Eyes are a funny thing. They’re so ordinary, but so special. So commonplace, but so mysterious.
They say eyes are windows to the soul. Doesn’t that leave us all exposed? Why are our souls so visible to the rest of the world? And why do so few people notice them?
Prometheus didn’t go through these philosophical questions as he stared into Randy’s eyes, which were in fact the same eyes Katie had had, before she’d died.
Instead, one thought rang loudly in Prometheus’s head: Those are Katie’s eyes.
“How’ve you been?” Prometheus asked. There was a different tone in his voice, though. Not so much disbelief or doubt. He didn’t sound like he was talking to Randy, either. He had the voice of someone who was able to talk to an old friend — an old friend they thought they’d never speak to again.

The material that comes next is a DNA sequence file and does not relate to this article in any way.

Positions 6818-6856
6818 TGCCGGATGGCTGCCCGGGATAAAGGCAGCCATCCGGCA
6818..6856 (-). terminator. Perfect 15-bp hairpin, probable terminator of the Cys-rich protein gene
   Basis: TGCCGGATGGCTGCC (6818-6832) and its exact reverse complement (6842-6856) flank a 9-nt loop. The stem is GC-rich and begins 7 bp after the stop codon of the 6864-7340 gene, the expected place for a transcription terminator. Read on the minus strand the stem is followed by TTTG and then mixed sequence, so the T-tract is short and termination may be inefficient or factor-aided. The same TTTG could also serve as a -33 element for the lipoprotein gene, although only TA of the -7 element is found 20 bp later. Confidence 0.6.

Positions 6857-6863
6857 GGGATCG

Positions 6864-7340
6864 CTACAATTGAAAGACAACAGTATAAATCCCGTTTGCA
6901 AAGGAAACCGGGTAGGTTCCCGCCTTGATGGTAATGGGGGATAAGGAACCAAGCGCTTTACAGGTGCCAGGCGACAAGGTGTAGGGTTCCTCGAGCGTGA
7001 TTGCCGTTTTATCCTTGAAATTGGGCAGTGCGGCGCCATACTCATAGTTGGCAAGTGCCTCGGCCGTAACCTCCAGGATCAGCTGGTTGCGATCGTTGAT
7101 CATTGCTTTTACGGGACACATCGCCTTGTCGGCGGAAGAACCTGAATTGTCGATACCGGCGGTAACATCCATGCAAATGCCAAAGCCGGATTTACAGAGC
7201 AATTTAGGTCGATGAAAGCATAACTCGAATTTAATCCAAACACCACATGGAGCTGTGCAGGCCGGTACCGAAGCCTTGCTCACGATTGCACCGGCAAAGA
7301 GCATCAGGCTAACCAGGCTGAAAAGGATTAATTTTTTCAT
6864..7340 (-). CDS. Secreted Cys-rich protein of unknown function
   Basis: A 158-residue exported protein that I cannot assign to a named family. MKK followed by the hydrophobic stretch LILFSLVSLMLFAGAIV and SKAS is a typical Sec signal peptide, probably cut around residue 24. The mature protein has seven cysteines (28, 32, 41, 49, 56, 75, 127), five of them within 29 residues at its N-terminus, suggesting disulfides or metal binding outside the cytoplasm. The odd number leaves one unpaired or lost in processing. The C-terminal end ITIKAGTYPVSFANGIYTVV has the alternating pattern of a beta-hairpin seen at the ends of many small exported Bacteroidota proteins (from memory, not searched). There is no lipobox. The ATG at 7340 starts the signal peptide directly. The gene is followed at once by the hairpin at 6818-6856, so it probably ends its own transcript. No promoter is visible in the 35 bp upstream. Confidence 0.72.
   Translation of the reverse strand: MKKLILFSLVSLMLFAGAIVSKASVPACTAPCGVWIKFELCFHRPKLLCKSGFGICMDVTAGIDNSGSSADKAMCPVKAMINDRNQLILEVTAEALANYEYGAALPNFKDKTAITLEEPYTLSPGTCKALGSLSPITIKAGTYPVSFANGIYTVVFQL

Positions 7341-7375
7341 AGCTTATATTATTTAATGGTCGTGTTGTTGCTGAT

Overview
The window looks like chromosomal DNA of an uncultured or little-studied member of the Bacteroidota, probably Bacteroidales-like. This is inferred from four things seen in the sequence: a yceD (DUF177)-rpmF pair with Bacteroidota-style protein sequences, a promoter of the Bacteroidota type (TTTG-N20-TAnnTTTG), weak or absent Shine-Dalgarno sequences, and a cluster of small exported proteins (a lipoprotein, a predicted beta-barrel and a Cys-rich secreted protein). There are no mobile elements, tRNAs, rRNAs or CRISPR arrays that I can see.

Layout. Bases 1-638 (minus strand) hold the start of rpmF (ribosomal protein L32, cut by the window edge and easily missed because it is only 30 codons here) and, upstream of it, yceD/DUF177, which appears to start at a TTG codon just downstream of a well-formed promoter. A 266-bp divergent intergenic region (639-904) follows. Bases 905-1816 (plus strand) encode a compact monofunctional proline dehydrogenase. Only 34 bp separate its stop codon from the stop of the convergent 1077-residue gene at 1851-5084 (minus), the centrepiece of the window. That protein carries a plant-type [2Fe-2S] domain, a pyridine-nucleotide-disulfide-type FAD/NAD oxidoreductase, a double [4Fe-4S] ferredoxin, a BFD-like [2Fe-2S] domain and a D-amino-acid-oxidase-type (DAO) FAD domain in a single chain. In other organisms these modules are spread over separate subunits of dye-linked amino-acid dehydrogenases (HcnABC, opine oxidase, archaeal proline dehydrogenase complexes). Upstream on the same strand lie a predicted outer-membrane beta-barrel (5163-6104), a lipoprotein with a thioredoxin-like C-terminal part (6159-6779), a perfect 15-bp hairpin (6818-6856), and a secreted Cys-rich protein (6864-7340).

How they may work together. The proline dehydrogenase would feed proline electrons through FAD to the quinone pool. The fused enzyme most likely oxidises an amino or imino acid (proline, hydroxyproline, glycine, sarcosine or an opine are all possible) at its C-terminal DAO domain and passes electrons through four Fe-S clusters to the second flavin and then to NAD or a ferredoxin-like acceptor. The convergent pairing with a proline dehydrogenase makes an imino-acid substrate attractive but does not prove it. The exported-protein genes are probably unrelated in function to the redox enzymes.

“Seen better days,” Randy said.
Prometheus smiled at that. “I thought you were gone.”
“I am, kinda.”
“Not in any of the ways that matter.”
“It’s frustrating, to be put in here for crimes I didn’t do.”
“I know,” Prometheus said. He couldn’t have known, not really, but he wasn’t thinking clearly. “I’ll talk to someone. See if we can’t get you out of here.”
“Do you mean out of my body, or out of this prison?”
Prometheus paused. “I don’t know.”